HARTFORD, CT—During a night out for dinner and drinks at Shooters Bar And Restaurant, probate attorney Michael Bradshaw built a strong case in re ordering nachos, Bradshaw's friends reported Tuesday.
"Mike can be very persuasive when it comes to appetizers," said John Spence, one of eight diners swayed by Bradshaw's closing arguments. "There was a split among the eaters, with four people wanting hot wings and four wanting nachos. In the end, though, Mike convinced us all, beyond a reasonable doubt, that nachos was the appropriate verdict."
Bradshaw based his opening arguments on the prima facie evidence that each diner wanted to eat a substantial amount of food.
"Mike said that if we got hot wings, we'd only get two wings each," Spence said. "Nachos, on the other hand, would allow for a greater number of snacking opportunities for all of us. Also, he said that he could easily convince the waitress to give us a free bowl of salsa."
Hot-wing defenders argued that the wings would come with celery and blue-cheese dressing, but Bradshaw offered a convincing rebuttal.
"Only two or three of us are likely to eat the celery," Bradshaw said. "Not exactly a majority, is it?"
Bradshaw then called on fellow attorney Larry Paulson to determine which appetizer would leave a more damaging mark on a dress shirt. Though he had been a hot-wings supporter, Paulson admitted that the sauce could cause permanent stains.
"I bring this up because we're going to Club 66 later on, to try to get laid," Bradshaw said. "Can we all agree that the likelihood of failure will increase if we arrive with greasy spots on our shirts?"
Further objections were raised by eaters who claimed that nacho stains were more likely to occur than hot-wing stains.
"Yes, but most nacho stains can be removed with soap and water," Bradshaw said. "Hot-wing sauce leaves an incontrovertible red splotch."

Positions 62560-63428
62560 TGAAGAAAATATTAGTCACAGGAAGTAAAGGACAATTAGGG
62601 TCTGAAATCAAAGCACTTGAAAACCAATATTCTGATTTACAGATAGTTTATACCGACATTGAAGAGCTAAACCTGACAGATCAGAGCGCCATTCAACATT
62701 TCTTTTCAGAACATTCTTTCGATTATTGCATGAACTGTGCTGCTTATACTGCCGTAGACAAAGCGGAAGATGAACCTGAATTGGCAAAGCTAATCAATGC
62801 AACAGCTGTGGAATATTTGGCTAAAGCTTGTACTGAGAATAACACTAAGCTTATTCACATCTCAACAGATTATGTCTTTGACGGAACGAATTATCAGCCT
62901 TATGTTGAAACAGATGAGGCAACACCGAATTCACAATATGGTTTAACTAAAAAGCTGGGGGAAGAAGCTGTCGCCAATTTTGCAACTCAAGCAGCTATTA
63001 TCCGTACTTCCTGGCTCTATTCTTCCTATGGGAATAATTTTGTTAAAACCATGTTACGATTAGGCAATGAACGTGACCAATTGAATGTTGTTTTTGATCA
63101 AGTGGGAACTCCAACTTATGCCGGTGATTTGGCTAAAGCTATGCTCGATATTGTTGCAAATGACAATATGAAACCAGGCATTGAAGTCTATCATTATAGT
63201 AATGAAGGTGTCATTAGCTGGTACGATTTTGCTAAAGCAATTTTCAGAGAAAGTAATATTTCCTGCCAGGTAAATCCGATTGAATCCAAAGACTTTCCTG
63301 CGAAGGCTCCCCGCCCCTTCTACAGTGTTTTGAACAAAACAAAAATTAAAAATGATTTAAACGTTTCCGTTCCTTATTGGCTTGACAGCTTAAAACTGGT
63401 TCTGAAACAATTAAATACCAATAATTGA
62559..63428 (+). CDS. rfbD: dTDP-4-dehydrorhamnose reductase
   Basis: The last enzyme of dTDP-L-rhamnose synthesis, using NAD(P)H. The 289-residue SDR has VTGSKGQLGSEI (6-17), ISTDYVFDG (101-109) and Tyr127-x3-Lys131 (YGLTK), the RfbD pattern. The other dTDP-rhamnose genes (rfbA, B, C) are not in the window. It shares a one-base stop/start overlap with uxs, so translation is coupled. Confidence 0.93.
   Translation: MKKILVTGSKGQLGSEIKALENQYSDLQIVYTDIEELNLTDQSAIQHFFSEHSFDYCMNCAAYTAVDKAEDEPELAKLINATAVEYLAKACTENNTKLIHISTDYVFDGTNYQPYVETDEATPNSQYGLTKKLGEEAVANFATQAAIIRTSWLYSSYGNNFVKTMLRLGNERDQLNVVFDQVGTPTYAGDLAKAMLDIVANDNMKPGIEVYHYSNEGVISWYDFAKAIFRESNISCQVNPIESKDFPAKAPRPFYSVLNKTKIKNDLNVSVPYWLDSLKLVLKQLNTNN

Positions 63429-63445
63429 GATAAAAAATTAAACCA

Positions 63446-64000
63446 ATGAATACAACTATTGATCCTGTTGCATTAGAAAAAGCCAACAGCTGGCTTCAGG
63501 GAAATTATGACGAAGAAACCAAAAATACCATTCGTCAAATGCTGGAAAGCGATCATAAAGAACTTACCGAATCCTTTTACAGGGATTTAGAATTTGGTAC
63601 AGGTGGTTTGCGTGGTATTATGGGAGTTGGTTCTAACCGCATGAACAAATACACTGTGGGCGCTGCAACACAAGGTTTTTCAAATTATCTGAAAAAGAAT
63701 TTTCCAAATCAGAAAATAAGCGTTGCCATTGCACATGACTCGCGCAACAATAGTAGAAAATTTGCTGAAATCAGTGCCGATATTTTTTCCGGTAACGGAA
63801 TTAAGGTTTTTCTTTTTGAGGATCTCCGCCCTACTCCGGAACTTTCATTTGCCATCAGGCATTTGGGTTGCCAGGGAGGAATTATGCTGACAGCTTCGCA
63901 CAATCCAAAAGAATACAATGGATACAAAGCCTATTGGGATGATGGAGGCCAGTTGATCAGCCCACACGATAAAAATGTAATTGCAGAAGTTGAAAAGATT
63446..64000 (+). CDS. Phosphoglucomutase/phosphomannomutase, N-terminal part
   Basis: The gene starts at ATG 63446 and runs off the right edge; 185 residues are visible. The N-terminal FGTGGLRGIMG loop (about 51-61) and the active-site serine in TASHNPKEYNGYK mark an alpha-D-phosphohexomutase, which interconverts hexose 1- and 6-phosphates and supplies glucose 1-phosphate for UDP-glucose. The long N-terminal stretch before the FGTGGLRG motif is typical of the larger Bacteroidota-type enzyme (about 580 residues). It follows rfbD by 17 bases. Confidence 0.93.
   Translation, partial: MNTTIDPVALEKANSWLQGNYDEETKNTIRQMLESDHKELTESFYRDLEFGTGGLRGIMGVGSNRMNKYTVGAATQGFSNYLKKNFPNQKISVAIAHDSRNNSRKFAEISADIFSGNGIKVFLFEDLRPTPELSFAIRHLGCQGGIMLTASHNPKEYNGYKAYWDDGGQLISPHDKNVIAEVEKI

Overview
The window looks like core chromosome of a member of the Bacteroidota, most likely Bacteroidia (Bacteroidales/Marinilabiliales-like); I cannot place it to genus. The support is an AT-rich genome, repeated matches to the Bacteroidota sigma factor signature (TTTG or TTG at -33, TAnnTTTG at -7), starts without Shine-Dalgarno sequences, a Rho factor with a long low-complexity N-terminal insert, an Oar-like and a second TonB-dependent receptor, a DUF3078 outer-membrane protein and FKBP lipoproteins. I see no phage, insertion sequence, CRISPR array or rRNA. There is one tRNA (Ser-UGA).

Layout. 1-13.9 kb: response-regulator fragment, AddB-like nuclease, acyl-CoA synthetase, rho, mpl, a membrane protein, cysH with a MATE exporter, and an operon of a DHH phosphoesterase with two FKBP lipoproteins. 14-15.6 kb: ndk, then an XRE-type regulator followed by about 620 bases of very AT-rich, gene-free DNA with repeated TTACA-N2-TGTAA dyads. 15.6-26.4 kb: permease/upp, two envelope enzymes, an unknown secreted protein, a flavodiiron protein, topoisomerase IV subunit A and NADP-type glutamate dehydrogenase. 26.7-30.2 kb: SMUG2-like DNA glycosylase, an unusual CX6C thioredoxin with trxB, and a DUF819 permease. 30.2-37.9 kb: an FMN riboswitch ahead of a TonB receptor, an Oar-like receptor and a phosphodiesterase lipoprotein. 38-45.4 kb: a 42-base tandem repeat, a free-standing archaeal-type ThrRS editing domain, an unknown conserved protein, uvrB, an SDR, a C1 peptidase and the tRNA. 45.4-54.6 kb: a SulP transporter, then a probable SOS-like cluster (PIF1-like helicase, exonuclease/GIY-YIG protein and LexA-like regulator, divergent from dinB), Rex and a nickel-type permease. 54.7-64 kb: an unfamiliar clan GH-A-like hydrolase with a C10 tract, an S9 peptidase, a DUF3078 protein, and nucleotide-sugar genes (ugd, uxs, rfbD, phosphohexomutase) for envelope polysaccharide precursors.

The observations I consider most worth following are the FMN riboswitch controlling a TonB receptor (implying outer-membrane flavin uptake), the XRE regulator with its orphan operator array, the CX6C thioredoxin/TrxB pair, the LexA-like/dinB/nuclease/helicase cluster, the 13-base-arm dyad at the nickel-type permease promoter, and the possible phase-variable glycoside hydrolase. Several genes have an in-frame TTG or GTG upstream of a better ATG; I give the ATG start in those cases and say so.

Added Bradshaw: "Please suspend the ruling until I'm back. I gotta hit the john."
Upon returning, Bradshaw called amicus curiae Jim Oppel as an expert witness to the deliciousness of Shooters' nachos.
"Guys, the nachos are really great here," Oppel said. "We really should order those."
To further strengthen his case for nachos, Bradshaw cited numerous precedents, including the high price of the chicken fingers, the rubbery texture of the calamari, and a March 2002 incident in which Larry burned his mouth on a jalapeño popper. Bradshaw also cited a recent incident at an Indian restaurant.
"If you'll recall, Ray [Yung] pleaded nolo contendre to the charges of ordering those terrible meat samosas at Raga Palace," Bradshaw said. "Are we going to let him sway the vote again?"
Hot-wings proponents put forward a strong defense against ordering nachos, citing Eric Johnson's aversion to olives.
"We can have the olives on the side, no problem," Bradshaw said. "Case closed. We'll order the nachos."
Several of those present later admitted that they were displeased with the ruling.
"I really wanted hot wings," said Yung, an accountant. "I should've offered to pay for them. It's hard to stand up to Mike—he's a fast-talker who knows how to turn your words against you. How do you argue with someone who uses phrases like 'doctrine of unintended consequences' to say that the onion blossom once gave Jim the runs?"